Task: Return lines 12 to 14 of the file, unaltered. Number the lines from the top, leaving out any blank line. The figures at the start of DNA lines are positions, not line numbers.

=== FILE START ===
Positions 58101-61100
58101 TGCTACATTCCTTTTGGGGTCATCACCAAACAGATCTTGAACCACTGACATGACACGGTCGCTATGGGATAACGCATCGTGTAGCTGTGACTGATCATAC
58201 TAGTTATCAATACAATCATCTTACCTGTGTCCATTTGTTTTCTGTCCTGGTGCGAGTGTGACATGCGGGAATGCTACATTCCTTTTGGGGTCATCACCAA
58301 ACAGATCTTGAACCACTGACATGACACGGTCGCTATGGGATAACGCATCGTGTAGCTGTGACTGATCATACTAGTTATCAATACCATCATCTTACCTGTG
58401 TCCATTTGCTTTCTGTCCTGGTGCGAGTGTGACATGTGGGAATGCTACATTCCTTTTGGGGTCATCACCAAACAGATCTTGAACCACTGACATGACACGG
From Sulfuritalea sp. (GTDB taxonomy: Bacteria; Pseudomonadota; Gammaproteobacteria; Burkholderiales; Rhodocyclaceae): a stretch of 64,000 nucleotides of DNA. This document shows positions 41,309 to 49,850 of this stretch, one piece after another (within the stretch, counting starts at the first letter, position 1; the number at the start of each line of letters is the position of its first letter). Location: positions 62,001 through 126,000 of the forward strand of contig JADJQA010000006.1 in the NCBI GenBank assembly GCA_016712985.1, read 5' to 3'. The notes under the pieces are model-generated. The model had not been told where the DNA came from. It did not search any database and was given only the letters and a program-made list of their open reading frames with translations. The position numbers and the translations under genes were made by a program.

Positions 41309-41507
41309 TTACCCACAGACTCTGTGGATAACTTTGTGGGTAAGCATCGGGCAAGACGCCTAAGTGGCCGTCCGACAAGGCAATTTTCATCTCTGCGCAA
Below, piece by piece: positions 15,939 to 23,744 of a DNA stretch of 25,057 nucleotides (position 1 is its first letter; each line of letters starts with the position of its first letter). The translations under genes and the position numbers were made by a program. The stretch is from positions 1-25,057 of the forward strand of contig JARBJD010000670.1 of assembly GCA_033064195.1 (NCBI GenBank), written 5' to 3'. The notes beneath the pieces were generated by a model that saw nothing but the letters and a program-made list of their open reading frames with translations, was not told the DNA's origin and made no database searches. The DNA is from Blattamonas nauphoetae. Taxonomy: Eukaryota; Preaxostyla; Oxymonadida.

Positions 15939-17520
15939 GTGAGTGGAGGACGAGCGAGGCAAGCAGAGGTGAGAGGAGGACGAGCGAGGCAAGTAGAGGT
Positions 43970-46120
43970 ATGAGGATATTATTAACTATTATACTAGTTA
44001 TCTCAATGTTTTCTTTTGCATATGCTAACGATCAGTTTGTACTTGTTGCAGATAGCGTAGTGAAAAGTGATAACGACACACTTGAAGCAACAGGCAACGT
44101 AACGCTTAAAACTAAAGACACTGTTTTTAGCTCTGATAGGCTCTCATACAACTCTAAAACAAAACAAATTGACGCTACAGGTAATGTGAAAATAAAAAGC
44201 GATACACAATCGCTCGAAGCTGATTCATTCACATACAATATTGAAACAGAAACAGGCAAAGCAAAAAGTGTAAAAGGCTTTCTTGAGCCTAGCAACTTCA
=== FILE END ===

Positions 43970-46120
43970 ATGAGGATATTATTAACTATTATACTAGTTA
44001 TCTCAATGTTTTCTTTTGCATATGCTAACGATCAGTTTGTACTTGTTGCAGATAGCGTAGTGAAAAGTGATAACGACACACTTGAAGCAACAGGCAACGT